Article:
Chunhao Wang

Overview:

  • Deep learning methods for automated radiotherapy treatment planning
  • Image-based radiotherapy outcome prediction and assessment
  • 4D imaging methods for motion management



Positions:

Assistant Professor of Radiation Oncology

Radiation Oncology
School of Medicine

Member of the Duke Cancer Institute

Duke Cancer Institute
School of Medicine

Education:

Ph.D. 2016

Duke University

Medical Physics Resident, Radiation Oncology Physics Division

Duke University

Medical Physics Resident, Radiation Oncology Physics Division

Duke University

Grants:

Publications:

Dose-Distribution-Driven PET Image-Based Outcome Prediction (DDD-PIOP): A Deep Learning Study for Oropharyngeal Cancer IMRT Application

Authors
Wang, C; Liu, C; Chang, Y; Lafata, K; Cui, Y; Zhang, J; Sheng, Y; Mowery, Y; Brizel, D; Yin, F-F
MLA Citation
Wang, Chunhao, et al. “Dose-Distribution-Driven PET Image-Based Outcome Prediction (DDD-PIOP): A Deep Learning Study for Oropharyngeal Cancer IMRT Application.” Frontiers in Oncology, vol. 10, Frontiers Media SA. Crossref, doi:10.3389/fonc.2020.01592.
URI
https://scholars.duke.edu/individual/pub1454969
Source
crossref
Published In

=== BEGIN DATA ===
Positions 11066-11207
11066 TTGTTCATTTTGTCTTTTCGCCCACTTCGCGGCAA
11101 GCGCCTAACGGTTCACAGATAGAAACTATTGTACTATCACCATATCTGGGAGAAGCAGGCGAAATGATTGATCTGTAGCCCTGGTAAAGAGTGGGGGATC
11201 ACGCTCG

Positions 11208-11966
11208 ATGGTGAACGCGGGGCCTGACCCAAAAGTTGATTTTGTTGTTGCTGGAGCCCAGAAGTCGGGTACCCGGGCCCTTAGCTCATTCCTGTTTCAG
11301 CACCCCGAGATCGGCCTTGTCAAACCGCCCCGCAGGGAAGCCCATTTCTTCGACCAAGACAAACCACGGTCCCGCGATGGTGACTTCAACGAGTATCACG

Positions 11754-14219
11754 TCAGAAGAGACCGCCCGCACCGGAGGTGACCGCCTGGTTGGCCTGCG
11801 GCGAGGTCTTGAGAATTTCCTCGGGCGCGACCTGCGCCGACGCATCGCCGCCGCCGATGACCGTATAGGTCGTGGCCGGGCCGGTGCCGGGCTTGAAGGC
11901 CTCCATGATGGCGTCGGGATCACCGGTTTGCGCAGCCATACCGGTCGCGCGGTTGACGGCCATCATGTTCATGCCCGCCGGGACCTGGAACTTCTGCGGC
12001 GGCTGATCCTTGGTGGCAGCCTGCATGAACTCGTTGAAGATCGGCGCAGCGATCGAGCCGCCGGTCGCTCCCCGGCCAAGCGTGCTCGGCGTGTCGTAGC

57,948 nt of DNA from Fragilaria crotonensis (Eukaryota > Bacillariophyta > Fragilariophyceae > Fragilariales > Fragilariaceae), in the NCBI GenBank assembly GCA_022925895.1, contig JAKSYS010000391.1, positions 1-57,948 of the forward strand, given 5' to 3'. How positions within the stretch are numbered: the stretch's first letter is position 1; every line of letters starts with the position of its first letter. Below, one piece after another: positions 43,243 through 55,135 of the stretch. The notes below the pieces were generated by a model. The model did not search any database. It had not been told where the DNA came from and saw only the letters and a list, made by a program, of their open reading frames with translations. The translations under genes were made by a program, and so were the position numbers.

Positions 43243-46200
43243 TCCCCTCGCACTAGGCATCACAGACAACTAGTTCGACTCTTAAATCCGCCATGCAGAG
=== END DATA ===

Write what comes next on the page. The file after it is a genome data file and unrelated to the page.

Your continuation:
Frontiers in Oncology
Volume
10
DOI
10.3389/fonc.2020.01592

Artificial Intelligence in Radiotherapy Treatment Planning: Present and Future.

Treatment planning is an essential step of the radiotherapy workflow. It has become more sophisticated over the past couple of decades with the help of computer science, enabling planners to design highly complex radiotherapy plans to minimize the normal tissue damage while persevering sufficient tumor control. As a result, treatment planning has become more labor intensive, requiring hours or even days of planner effort to optimize an individual patient case in a trial-and-error fashion. More recently, artificial intelligence has been utilized to automate and improve various aspects of medical science. For radiotherapy treatment planning, many algorithms have been developed to better support planners. These algorithms focus on automating the planning process and/or optimizing dosimetric trade-offs, and they have already made great impact on improving treatment planning efficiency and plan quality consistency. In this review, the smart planning tools in current clinical use are summarized in 3 main categories: automated rule implementation and reasoning, modeling of prior knowledge in clinical practice, and multicriteria optimization. Novel artificial intelligence-based treatment planning applications, such as deep learning-based algorithms and emerging research directions, are also reviewed. Finally, the challenges of artificial intelligence-based treatment planning are discussed for future works.